Kurt Vile and Courtney Barnett
McFarlin Auditorium, Dallas
Friday, Nov. 10, 2017
Courtney Barnett and Kurt Vile brought a solid 90-minute set of indie rock, shuffling folk and aw-shucks charm to a nearly sold-out McFarlin Auditorium on Friday night. Barnett and Vile are coming to the end of their fall tour in support of their first collaborative album, Lotta Sea Lice, and Friday they worked their way through most of the songs on the album, along with a few tracks from their independent catalogs.
Barnett and Vile both tend to let their music do the talking, and that was true Friday. The lack of audience interaction wasn't missed much, either, because they're two of the best guitar players around.
Barnett’s left-handed ax got a workout as she bobbed and weaved her way through searing leads and aggressive, rhythmic melodies. Vile, the more understated of the two, stayed more in the background, blasting out squawky riffs and meticulous notes with his head down and face obscured by his long hair.
The no-frills stage design — backlit and devoid of props — kept the audience focused on the music. McFarlin has a capacity of more than 2,300, but Vile, Barnett and their three-member backing band appeared as if they were attending a casual audition. The performance's minimalism was refreshing.
The harmonies and back-and-forth vocal leads translated nicely from the album to a live setting. Songs were performed as they are arranged on the albums. The long opener “Over Everything," propulsive “Fear Is Like the Forest" and achingly sweet “Continental Breakfast" were all stunning.
Barnett and Vile have obvious chemistry. Their guitars weave together with the effortlessness and gracefulness of bandmates who’ve played together for decades rather than months.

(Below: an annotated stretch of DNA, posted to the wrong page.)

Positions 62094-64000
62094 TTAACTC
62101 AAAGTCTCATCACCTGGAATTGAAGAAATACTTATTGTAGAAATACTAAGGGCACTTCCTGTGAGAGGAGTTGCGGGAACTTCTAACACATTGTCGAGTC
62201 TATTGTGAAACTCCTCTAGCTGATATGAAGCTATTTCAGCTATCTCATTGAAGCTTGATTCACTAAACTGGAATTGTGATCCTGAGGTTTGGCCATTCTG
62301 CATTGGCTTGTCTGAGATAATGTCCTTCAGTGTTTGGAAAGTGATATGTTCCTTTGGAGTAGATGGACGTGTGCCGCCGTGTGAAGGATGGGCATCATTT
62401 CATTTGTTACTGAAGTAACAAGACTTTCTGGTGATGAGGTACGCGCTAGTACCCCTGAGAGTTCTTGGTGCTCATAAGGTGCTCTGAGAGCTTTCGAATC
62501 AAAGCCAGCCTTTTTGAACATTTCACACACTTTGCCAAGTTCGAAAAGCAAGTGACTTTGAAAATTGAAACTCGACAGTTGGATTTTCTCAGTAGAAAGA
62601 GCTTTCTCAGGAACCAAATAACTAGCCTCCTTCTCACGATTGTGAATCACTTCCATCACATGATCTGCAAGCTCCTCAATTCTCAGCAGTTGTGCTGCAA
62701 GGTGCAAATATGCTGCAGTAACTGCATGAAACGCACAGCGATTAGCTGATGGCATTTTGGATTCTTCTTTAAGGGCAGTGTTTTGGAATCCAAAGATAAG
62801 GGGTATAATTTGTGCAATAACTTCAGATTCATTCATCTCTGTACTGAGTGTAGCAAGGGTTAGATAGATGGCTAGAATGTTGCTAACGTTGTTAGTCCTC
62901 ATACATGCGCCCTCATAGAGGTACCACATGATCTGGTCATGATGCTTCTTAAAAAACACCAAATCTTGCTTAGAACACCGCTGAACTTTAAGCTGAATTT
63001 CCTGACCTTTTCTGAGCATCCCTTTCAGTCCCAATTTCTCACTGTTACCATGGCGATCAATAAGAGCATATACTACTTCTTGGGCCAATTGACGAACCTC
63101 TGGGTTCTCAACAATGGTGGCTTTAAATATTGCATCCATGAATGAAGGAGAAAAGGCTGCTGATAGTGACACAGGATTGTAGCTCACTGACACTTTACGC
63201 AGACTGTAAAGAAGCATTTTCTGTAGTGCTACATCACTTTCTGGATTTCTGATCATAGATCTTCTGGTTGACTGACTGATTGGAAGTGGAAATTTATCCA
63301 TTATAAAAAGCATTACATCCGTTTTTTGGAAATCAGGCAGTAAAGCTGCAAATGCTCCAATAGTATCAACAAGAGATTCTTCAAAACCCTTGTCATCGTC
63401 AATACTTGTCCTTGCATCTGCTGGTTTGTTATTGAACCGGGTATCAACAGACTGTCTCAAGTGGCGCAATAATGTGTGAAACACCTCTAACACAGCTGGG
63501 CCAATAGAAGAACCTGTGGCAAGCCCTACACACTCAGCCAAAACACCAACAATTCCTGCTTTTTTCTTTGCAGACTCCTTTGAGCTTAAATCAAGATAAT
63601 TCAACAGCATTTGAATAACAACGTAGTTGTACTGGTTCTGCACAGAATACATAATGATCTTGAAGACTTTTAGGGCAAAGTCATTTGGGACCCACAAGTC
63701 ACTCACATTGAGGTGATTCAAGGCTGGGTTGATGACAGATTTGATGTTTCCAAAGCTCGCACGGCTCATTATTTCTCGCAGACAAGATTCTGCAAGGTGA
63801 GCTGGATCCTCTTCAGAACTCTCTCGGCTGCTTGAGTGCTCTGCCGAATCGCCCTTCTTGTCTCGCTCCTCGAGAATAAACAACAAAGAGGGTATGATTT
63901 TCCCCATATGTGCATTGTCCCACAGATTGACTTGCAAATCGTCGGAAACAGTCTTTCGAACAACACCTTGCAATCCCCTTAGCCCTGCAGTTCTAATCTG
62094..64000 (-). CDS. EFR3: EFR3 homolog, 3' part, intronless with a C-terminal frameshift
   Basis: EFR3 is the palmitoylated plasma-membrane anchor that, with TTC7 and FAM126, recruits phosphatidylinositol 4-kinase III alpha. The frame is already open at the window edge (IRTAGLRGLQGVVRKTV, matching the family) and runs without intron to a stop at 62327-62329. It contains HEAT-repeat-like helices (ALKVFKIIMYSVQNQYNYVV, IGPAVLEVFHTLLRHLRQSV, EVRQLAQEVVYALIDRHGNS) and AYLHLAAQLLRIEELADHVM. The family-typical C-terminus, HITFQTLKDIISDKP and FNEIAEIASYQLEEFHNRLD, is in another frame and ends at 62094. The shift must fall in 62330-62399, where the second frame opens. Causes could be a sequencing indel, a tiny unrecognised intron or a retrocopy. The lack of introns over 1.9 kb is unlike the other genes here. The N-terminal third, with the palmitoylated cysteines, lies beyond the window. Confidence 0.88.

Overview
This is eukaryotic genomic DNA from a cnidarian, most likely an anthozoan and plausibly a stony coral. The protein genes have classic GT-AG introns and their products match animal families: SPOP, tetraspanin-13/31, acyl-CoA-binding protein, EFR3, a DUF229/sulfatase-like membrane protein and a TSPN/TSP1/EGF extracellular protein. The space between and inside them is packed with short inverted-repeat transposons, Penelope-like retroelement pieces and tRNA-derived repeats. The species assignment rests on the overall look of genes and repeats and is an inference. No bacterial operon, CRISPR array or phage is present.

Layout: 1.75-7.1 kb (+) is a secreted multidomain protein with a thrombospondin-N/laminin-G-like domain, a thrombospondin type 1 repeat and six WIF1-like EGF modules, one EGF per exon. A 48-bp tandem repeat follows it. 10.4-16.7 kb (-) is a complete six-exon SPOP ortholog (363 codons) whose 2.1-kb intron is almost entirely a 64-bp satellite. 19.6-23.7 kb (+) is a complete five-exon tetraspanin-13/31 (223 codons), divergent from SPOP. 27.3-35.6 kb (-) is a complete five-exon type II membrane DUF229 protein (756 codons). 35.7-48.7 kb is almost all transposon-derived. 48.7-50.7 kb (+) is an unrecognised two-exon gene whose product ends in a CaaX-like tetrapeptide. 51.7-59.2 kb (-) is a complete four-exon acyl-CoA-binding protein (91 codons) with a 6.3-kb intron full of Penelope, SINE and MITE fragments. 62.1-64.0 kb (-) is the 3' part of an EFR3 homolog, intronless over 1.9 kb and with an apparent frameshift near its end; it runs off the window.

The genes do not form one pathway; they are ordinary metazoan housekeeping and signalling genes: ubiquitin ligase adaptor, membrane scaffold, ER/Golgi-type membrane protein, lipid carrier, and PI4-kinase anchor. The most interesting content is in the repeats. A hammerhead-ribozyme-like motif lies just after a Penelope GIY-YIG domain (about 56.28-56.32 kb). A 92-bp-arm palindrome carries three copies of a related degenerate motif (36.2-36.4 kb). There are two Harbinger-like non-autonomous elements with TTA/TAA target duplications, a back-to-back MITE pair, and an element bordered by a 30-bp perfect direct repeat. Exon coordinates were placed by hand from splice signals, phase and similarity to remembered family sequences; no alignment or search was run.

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They seamlessly transitioned into each other’s material. Vile put a bit of a revved-up spin on Barnett’s “Depreston” while Barnett returned the favor with aplomb, producing spirited takes on Vile’s “On Tour” and “Pretty Pimpin’.”
Backing band the Sea Lice, comprising bassist Rob Laakso, keyboardist Katie Harkin and drummer Stella Mozgawa, also deserves much praise. It rounded out the sound, most of the time by being precise, but also by showcasing enough force to remind listeners that this was a rock-and-roll show and not a quiet night of folk ballads. Mozgawa is best known as the drummer for Warpaint, and she's a force on her instrument, whether that means kicking things into orbit with frenzied beats or calmly keeping the time with understated brush strokes.
The shyness of both Vile and Barnett was evident. There were a lot of dueling “How ya doings?” filling in the spaces where song explanations or tour confessionals usually go. The crowd responded with some of its biggest cheers of the night when, after a roaring rendition of "On Script," Vile turned to Barnett and casually proclaimed, “Court, that song was kind of awesome!”
It was an earnest moment that showed Vile’s respect and admiration for Barnett, and also a little self-satisfaction. For all the pair's laid-back coolness and low-key delivery, Barnett and Vile's collaboration is a pretty awesome happening. It was satisfying to watch them break character, even for a moment, to acknowledge it.